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There is room in the chocolate world for your favorites

SALT LAKE CITY — Another industry in Utah is making headway with the sweets they offer.

"We are definitely not the bean-to-bar. We're really more of what you call a chocolate manufacturer," Jacob Cavanaugh, president of The Cacao Group, Inc., said.

Cavanaugh took over operations from his father, Keith Cavanaugh, continuing a family tradition of chocolate manufacturing.

His company encompasses three brands: Utah Truffles, Amber Lyn Chocolates and Cold Stone Chocolate. They source their chocolate through a Belgian company that makes the bars. The Cacao group then melts the chocolate down adds their own "special ingredients" and make their products.

In comparison to the bean-to-bar movement, Cavanaugh said his company purchases less expensive chocolate so it can sell to companies like Costco and Walmart.

"I see it as being a completely different market," he said.

Those who are involved with the bean-to-bar movement are "chocolate connoisseurs" who want to "nibble" on chocolate to discover a bean's origin.

"Well, that's not my market," Cavanaugh said.

His market includes those who are "every day chocolate lovers" who are looking for a "chocolate fix," he said.

Utahns have an affinity for sweets, he said, and have latched on to chocolate as their treat of choice.

"It's a lot like Jell-O in Utah; chocolate has become a lot like that."

He differentiates his company from Hatch's and Mrs. Cavanaugh's, because he sells directly to distributors and wholesellers and does not have a retail operation. He exports his products to Australia, New Zealand, China, Hong Kong, Japan and the Philippines.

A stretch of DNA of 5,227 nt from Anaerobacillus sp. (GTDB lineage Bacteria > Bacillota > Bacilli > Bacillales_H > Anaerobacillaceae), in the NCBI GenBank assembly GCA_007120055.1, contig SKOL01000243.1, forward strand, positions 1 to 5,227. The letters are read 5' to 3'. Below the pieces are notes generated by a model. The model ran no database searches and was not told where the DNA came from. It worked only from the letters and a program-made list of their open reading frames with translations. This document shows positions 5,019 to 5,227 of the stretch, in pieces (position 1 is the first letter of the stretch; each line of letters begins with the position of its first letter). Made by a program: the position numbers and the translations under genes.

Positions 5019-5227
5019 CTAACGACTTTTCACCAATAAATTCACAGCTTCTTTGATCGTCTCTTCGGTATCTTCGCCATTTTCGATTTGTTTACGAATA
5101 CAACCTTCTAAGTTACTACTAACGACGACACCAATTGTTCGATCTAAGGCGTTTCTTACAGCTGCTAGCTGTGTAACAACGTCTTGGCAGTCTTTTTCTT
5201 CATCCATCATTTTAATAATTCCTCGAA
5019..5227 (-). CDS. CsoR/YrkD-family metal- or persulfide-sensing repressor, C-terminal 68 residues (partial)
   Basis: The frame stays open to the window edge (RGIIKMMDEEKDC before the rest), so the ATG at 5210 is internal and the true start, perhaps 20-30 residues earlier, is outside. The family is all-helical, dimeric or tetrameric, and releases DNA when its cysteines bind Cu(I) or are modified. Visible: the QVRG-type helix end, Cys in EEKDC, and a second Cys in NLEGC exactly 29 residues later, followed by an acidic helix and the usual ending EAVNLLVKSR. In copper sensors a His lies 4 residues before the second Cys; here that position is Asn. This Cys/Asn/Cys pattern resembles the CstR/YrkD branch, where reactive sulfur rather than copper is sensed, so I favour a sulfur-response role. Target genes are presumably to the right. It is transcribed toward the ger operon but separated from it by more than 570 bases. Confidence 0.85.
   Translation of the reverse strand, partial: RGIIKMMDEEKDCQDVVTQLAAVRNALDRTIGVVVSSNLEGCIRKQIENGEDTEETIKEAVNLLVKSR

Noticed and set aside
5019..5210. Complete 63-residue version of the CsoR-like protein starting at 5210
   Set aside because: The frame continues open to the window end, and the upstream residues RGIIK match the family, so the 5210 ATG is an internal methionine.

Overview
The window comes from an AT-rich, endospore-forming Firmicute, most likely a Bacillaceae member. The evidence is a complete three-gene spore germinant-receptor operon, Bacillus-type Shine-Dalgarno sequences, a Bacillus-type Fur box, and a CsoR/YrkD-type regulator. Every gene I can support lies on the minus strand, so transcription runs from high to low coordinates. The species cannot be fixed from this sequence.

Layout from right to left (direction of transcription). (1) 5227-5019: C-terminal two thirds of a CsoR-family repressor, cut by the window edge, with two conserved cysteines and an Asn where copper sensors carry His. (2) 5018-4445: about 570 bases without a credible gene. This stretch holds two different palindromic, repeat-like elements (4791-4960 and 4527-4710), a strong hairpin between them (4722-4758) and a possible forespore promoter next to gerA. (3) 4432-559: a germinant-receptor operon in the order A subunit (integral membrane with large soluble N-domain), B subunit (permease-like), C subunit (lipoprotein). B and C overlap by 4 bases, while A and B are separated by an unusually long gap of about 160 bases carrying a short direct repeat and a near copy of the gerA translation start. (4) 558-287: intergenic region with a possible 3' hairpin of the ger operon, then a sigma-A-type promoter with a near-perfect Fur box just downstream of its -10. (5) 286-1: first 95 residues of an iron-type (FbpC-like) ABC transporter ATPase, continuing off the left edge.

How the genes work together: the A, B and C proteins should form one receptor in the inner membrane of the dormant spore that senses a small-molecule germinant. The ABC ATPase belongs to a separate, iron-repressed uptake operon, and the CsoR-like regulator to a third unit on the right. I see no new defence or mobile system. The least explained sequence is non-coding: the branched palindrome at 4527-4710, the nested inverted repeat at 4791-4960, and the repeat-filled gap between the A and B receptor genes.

"I really feel like my business model has really worked," he said.

The Cacao Group specializes in truffles, sugar free truffles and sugar free bars.

Another Utah chocolatier is doing his part to continue family traditions. Stephen Hatch learned everything he knows about chocolate from his grandmother who dipped chocolates all her life.

“It was just a hobby. It was just for fun,” he said.

He leaned over a chair as he spoke about how he and Katie Masterson took the hobby to the next level when they opened Hatch's Family Chocolates, a chocolate confection and dessert shop, on 4th Avenue, in 2003. They wanted to create an ice cream parlor-type company where people could come and enjoy chocolate, drinks or ice cream and each other's company.

Their selection ranges from dipped chocolates and truffles to pastries and ice cream.

The two were stars of the reality TV show "Little Chocolatiers" which debuted at the end of 2009 and ran for one season on TLC.

The Hatch's ran into financial trouble after moving into a bigger location at 386 South 8th Avenue and struggling to find a tenant. The tenancy was filled by Avenues Proper & Publick House in the spring.

In fall 2013, they reached out to the public for help and have since found a few investors who may be interested in working with the company, Hatch said.

Their shop has shied away from the bean-to-bar movement, in part because Hatch knows his customers like the consistency of the flavors that come with the pre-made chocolate they use.

“I’m not going to tell you what chocolate you should like. I want to hear it from you,” Hatch said.

They hand dip all their confections rather than use a machine, he said, so that their customers will have thicker, higher quality chocolate.

A friend who stopped in to say "hello" to Hatch summed up what makes their shop, and the chocolates there, so special.

"It's made with love," he said.


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